By Amanda Cooper
LONDON (Reuters) - Oil prices steadied on Thursday, but were likely to remain under pressure from evidence of rising U.S. output and uncertainty over the outlook for supply before a key meeting next week of the world's largest exporters.
Brent crude futures were last up 6 cents at $76.80 a barrel by 0915 GMT, while U.S. West Texas Intermediate (WTI) crude futures were up 12 cents at $66.76 a barrel.
"At OPEC's meeting in a good week's time, Saudi Arabia apparently plans to make several proposals that all boil down to increasing production on a one-off or gradual basis by between 500,000 and 1 million barrels per day," Commerzbank analysts said in a note.
"Iran has already signalled that it will resist any such attempts and blames the U.S. for the price rise. According to sources close to OPEC, Venezuela and Iraq are also not in favour of raising production."
For the last month, the oil price has successively marked lower intraday highs and lows, indicating that traders and investors are not quite as confident in the outlook for the supply/demand balance, especially given the steep rise in U.S. crude production and the splintering within OPEC.
U.S. crude output has risen almost 30 percent in the last two years to 10.9 million bpd, and is now close to top global producer Russia, which churned out 11.1 million bpd in the first two weeks of June, and above top exporter Saudi Arabia, which produced slightly more than 10 million bpd.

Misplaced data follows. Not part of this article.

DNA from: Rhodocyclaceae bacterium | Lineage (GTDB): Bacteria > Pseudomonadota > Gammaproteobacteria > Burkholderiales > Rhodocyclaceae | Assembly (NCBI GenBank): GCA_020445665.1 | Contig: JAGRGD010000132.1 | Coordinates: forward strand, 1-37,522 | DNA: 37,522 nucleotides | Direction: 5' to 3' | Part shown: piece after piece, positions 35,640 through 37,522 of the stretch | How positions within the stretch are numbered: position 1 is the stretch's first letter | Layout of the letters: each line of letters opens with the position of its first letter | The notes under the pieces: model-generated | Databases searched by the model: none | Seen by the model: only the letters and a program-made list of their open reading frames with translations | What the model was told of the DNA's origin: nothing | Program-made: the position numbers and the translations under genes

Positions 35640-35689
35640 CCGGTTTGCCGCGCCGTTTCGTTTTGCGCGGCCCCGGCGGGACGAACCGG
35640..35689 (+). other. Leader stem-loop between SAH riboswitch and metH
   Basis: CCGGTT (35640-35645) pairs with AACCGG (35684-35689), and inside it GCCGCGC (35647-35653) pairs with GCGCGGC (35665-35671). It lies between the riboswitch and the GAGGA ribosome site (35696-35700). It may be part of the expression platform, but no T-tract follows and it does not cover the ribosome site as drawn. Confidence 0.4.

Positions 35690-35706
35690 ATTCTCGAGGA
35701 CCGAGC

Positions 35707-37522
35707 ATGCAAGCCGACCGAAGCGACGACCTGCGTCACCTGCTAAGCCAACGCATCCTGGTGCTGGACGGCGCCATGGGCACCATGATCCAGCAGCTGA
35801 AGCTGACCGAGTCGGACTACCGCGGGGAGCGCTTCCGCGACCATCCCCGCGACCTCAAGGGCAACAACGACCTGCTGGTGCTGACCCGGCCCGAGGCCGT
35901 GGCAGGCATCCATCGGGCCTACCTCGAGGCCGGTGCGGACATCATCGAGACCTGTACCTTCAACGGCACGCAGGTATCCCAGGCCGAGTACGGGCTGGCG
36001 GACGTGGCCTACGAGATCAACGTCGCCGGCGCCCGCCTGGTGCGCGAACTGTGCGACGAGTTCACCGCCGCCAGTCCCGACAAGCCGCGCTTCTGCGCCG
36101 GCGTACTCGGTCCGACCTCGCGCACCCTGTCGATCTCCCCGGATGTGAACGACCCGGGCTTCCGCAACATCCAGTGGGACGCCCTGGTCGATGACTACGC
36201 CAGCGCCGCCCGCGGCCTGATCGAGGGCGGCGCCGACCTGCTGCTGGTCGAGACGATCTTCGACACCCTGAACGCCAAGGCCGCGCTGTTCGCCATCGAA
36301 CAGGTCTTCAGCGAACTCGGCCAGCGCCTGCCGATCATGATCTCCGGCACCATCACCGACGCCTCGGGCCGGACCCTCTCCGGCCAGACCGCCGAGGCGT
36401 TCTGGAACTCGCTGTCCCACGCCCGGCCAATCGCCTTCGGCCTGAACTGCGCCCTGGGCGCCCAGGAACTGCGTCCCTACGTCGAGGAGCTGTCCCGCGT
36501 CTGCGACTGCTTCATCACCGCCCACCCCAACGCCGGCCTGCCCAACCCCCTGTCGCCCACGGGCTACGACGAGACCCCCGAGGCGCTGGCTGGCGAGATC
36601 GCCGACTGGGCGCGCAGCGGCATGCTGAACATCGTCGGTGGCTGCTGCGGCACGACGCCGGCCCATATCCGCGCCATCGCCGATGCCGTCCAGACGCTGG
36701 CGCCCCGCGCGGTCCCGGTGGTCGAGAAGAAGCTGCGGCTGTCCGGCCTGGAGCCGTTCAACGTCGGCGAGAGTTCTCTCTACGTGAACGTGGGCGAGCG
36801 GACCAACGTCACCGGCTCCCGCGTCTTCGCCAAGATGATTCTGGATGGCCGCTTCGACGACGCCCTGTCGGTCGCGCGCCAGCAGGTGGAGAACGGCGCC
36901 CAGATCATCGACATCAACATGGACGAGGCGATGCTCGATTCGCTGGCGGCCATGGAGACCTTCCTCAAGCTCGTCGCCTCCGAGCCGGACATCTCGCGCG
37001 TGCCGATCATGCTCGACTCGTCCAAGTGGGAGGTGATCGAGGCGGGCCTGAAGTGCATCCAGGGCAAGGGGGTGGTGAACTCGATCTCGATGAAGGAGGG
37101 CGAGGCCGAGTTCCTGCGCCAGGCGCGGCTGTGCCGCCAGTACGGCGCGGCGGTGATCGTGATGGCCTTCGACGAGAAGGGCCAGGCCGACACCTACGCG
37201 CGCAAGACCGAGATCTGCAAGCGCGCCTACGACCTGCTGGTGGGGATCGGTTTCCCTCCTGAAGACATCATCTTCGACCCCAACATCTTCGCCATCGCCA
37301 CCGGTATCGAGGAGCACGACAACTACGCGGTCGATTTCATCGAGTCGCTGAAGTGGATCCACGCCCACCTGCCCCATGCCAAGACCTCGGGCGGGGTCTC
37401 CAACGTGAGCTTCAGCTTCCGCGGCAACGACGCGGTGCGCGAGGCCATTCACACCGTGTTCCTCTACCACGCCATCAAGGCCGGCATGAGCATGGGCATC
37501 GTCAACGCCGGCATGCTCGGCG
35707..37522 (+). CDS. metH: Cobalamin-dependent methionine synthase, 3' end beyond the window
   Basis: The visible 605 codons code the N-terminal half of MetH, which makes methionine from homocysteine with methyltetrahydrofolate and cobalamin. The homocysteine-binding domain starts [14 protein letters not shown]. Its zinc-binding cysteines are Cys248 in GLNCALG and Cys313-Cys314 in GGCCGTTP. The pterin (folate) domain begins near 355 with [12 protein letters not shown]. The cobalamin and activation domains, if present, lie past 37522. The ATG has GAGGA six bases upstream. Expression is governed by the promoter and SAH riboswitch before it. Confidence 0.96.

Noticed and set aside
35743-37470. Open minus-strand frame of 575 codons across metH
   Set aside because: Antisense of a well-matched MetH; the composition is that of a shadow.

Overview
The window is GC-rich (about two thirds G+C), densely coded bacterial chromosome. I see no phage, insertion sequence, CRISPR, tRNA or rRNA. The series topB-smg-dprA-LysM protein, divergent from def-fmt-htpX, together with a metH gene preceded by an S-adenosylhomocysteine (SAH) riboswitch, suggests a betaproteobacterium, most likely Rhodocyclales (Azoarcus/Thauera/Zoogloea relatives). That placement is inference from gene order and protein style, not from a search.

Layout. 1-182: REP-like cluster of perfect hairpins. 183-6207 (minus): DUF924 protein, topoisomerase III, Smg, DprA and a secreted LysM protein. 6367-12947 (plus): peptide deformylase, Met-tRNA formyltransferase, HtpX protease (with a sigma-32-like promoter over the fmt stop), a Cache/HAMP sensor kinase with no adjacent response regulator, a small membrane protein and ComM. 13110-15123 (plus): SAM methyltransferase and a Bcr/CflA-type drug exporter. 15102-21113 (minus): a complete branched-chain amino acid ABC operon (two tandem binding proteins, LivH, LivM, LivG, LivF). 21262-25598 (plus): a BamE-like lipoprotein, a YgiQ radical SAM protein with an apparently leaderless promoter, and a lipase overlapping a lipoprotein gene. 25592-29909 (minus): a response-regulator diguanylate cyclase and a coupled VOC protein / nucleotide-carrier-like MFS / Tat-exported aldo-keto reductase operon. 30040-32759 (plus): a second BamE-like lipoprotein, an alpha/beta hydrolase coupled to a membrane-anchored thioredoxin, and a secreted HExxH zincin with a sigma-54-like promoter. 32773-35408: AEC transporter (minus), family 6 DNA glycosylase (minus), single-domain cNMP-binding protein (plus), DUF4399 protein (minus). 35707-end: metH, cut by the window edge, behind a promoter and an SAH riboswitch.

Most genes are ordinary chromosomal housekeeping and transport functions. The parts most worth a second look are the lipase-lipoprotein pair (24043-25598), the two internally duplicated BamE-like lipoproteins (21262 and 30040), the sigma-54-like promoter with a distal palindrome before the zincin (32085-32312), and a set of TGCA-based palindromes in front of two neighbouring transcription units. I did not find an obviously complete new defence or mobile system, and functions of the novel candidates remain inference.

But the rising output was met by strong demand, which traders said prevented prices from falling further.
U.S. consumption of gasoline rose to a record 9.88 million bpd last week, according to the EIA.
U.S. crude inventories fell by 4.1 million barrels, to 432.4 million barrels.
WORLD CUP MEET
The surge in U.S. output puts pressure on other producers, which are losing market share.
Russian and Saudi production has been held back voluntarily since 2017, when OPEC, together with non-OPEC producers, started supply cuts of 1.8 million bpd to prop up prices.
With Brent prices up by around 180 percent from their 2016 lows and demand strong, OPEC and Russia may soon end their voluntary supply cuts.
"The topic will surely come up between President (Vladimir) Putin and the Saudi Crown Prince Mohammad bin Salman as they watch their countries' teams in today's opening game of the football World Cup together in Moscow's Luzhniki stadium," PVM Oil Associates strategist Tamas Varga said.
(Reporting by Amanda Cooper; Editing by Adrian Croft)
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